Medical Marijuana Users ‘Have 30 Days’ To Turn In Their Guns, Honolulu Police Say

DoD photo

The Honolulu Police Department is ordering legal cannabis patients to “voluntarily surrender” any guns they own because pot is still considered an illegal drug under federal law.

The initiative continues three months after Hawaii’s first medical marijuana dispensary opened for business.

“Your medical marijuana use disqualifies you from ownership of firearms and ammunition,” Honolulu police Chief Susan Ballard wrote in a Nov. 13 letter to one medical marijuana card holder. “If you currently own or have any firearms, you have 30 days upon receipt of this letter to voluntarily surrender your firearms, permit and ammunition to the Honolulu Police Department or otherwise transfer ownership.”

In the letter, Ballard cites Hawaii Revised Statutes, Section 134-7 (a) as the reason for the move. That section reads, “No person who is a fugitive from justice or is a person prohibited from possessing firearms or ammunition under federal law shall own, possess, or control any firearm or ammunition.”

Federal law prohibits an “unlawful user” of any controlled substance from possessing firearms, and under federal law, marijuana is a controlled substance.

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The U.S. Bureau of Alcohol, Tobacco, Firearms and Explosives said in a September 2011 letter, “Any person who uses or is addicted to marijuana, regardless of whether his or her state has passed legislation authorizing marijuana use for medicinal purposes … is prohibited by federal law from possessing firearms or ammunition.”

The federal government ban on the sale of guns to medical marijuana card holders does not violate the Second Amendment, according to an August 2016 ruling by the 9th U.S. Circuit Court of Appeals. The court said Congress reasonably concluded that marijuana and other drug use “raises the risk of irrational or unpredictable behavior with which gun use should not be associated.”

Thirty medical marijuana card holders have received such letters since Jan. 1, said department spokeswoman MIchelle Yu.

HPD began mailing letters to firearm registrants when the department gained access to the marijuana registry database run by the state Department of Health, Yu said. The state revised its permit application to acquire firearms earlier this month to include the use of medical marijuana as grounds for disqualification, she said.

HPD said patients would be required to provide a medical doctor’s clearance for any future firearm applications or to have their guns returned by the police department. Marijuana patients must wait one year after the expiration of their medical cannabis cards to reapply for a gun permit.

“Checking the database is now part of the department’s standard background verification for all gun applicants,” Yu said. She didn’t give a reason why HPD hasn’t enforced the law since 2000 when the state first legalized medical marijuana.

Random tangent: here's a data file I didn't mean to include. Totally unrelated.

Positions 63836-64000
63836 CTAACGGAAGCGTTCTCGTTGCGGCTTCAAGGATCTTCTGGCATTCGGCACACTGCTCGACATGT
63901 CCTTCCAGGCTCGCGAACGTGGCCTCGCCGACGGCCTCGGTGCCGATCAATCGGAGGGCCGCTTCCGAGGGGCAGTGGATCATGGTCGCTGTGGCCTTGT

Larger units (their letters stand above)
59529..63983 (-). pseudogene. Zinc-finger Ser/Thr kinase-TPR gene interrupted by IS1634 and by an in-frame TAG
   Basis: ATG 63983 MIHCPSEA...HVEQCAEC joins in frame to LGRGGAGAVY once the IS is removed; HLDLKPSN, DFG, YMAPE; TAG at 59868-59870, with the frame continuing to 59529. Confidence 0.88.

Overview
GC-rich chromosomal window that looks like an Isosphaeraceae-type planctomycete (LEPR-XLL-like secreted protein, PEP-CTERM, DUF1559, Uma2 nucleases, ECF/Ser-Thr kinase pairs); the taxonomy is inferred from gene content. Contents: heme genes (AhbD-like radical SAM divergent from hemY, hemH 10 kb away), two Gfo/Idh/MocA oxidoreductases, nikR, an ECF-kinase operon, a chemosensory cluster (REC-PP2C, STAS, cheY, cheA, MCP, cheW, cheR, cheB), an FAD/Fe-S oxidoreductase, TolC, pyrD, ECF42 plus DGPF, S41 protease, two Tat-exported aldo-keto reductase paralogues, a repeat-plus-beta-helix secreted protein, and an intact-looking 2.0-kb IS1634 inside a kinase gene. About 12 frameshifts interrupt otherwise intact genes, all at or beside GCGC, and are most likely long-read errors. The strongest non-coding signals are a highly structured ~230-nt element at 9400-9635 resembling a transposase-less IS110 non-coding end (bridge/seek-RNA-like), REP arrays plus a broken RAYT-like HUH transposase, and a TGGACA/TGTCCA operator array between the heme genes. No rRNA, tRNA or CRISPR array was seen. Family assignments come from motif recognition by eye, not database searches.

Chinatown resident James Logue, 32, a gun owner and disabled veteran who supports the use of medical cannabis, said going after patients is “ridiculous.”

“There’s plenty of people on prescription pain medications who are a lot more dangerous,” he said. “If you look at all the mass shootings and the shootings in Chinatown and Waikiki, it’s illegal drug use, it’s prescription medication. It’s a waste of time and resources, especially because there are plenty people who’ve committed domestic violence and sexual assault, and they’re still out there with their weapons and they’re not being told to turn them in.”

The stigmatization of marijuana patients is troubling, said Carl Bergquist, executive director of the Drug Policy Forum of Hawaii.

An employee places marijuana for sale into glass containers at The Station, a retail and medical cannabis dispensary, in Boulder, Colo., Thursday, Aug. 11, 2016.AP Photo/Brennan Linsley

“The labeling of medical cannabis patients as a danger lumped under the category of ‘mental incompetence/impairment,’ with the assumption that all patients are impaired, is one that is not based on reality,” he said.

Chris Garth, executive director of the Hawaii Dispensary Alliance, added that HPD’s interpretation of the federal law is misguided.

“Medical cannabis is not a public safety issue, it’s a public health issue,” Garth said. “And to continue to criminalize medical cannabis patients is archaic and wildly inappropriate.”

Marijuana patient Randy Gonce, an Air Force veteran who lives in Kaneohe, said that he previously owned firearms in Hawaii.

“I currently do not anymore. A lot of the reason I do not is because I was afraid of something like this, especially with the new administration,” he said. “There should be realistic regulations around weapons, absolutely. (But) it’s kind of criminalizing patients who are receiving medical care. It’s almost making us feel like we’re doing something wrong. As someone who takes gun ownership and laws very seriously, it’s upsetting that this is now the tone of the HPD. It’s unfortunate it’s happening now that our medical marijuana program is up and running. It’s unfortunate that we have to be cautious when we’re trying to better ourselves.”

The Associated Press contributed to this report.


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